biotin for hair loss

Should I be taking biotin for my hair loss?

Did you know that taking too much biotin can cause hair loss? Do you know how much is too much? Then it is important you read this...  

If you are experiencing female hair loss and spent any time researching hair loss and possible treatments and supplements, the chances are pretty high that you would be familiar with biotin. Often proclaimed as a “miracle cure” and “must have” supplement. The claims about biotin are extensive, and this nutrient is found on the ingredient list of most hair vitamins and gummies. But it’s important to know what biotin is and understand where it factors in to hair loss.  

What is Biotin? 

Biotin is a B-complex vitamin, also known as B7, Vitamin H or Vitamin B8. Like all B Vitamins, it is water-soluble and therefore not stored in the body, leading to a common misconception that you need to continually top up your body's stores on a daily basis. However, that is not the case. Biotin is actually produced by our bodies in our intestine as well as being found in a wide variety of foods.  

Biotin is found in dairy products, egg yolks, oily fish (such as sardines, salmon and tuna), nuts (pecans, almonds, peanuts, walnuts), soybeans, legumes (beans, black-eyed peas), chicken and liver. It is also prevalent in many fruits and vegetables including bananas, mushrooms and cauliflower, as well as in whole grains and brewer’s yeast. Whilst biotin is a key nutrient in healthy hair growth, only small amounts are needed, and most people eating a balanced diet are unlikely to have a biotin deficiency.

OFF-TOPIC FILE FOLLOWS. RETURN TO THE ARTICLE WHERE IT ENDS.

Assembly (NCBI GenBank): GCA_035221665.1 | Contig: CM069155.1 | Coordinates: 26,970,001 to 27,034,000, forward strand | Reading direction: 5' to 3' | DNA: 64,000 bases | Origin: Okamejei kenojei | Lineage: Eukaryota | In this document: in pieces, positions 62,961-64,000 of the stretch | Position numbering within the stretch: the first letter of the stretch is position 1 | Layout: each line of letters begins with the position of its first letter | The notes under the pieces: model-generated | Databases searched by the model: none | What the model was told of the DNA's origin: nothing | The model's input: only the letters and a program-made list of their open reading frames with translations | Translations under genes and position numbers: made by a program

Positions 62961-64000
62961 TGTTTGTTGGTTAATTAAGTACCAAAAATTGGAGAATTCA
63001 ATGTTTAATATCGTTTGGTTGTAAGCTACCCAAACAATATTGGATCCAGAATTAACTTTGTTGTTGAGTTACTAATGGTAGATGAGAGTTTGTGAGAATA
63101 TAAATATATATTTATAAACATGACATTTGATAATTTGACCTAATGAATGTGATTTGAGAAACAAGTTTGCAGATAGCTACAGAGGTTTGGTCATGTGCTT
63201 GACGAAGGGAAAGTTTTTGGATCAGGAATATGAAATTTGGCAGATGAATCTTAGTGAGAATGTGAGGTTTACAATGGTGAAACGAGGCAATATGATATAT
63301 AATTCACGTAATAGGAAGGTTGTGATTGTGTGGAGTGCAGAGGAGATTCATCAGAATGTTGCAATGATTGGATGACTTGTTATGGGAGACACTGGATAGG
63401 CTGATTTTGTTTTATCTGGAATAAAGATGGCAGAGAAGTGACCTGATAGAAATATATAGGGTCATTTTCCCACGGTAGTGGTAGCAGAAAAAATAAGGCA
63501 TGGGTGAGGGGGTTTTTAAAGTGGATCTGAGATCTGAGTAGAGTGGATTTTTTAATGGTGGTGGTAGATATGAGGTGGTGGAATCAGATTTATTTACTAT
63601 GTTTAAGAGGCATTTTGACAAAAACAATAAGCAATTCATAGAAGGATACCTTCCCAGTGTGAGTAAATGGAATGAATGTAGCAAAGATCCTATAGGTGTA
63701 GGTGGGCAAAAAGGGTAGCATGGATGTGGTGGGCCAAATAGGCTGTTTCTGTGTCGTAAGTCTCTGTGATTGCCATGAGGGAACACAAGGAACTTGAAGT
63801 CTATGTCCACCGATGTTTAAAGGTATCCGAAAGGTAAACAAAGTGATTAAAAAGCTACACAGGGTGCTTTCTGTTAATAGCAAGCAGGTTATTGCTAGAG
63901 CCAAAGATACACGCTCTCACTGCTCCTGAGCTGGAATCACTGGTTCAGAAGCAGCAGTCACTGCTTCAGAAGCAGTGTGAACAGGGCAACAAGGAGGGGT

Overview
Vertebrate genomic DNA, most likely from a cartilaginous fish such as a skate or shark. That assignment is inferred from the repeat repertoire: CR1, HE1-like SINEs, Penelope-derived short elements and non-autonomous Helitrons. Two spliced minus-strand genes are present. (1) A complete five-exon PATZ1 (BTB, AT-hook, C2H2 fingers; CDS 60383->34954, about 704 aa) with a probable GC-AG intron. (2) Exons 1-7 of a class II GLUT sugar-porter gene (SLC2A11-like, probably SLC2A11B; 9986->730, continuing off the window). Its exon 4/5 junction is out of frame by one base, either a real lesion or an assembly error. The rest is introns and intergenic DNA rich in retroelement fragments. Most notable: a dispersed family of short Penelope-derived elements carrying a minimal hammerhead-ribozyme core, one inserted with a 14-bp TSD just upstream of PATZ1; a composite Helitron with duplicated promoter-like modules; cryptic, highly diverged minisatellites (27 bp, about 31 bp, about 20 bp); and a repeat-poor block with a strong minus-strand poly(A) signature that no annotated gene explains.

Can I have too much Biotin? 

The recommended daily intake of biotin is 30 mcg. Which is a fairly small amount! Some of the popular hair growth supplements on the market contain 5,000 mcg – 166 times the adult daily requirement. When taken twice a day as recommended, this equates to 330 times more than you need! You may be tempted to think, “I’m sure the more the better” - not so! Excess levels of biotin can actually have a negative impact and may do more harm than good.  

Excess biotin can affect the body’s ability to absorb zinc and vitamin B5, and a common side effect of both zinc and B5 defficiency is hair loss! Excess biotin is also known to negatively impact laboratory testing accuracy, especially when measuring thyroid and cardiac functions. With some thyroid issues being connected with female hair loss, it is important that those tests are accurate.   

Taking Supplements for Hair Loss  

There is a note to be made about taking supplements as part of your hair loss journey. Always make sure it’s in partnership with a medical professional and with up to date blood tests. Supplements are important to treat a vitamin deficiency, so the combination of vitamins and their dosage is important to get the best result. However if you have no vitamin deficiency, you may be taking unnecessary vitamins, and spending money on products that you don’t actually need, and potentially are doing more harm than good.   

Learning more about Female Hair Loss 

Whilst it’s incredibly important to be in partnership with a medical professional for your medication and supplements, many women who are experiencing female hair loss can feel dismissed by doctors or walk out of appointments feeling like their concerns weren’t taken seriously. Boost N Blend founder Bambi Staveley is a registered Nurse and has taken over 10 years of research into female hair loss and combined it into this must-read book! 

Female hair loss is a complex issue and so it requires a complex solution. This is why you need to read the book. Doctors don't always understand Female Pattern Hair Loss and so they don't know where to go once blood tests come back within "normal limits". It is just way more complex than that! This book is a brilliant resource to understand female hair loss and get to the root of the problem.  

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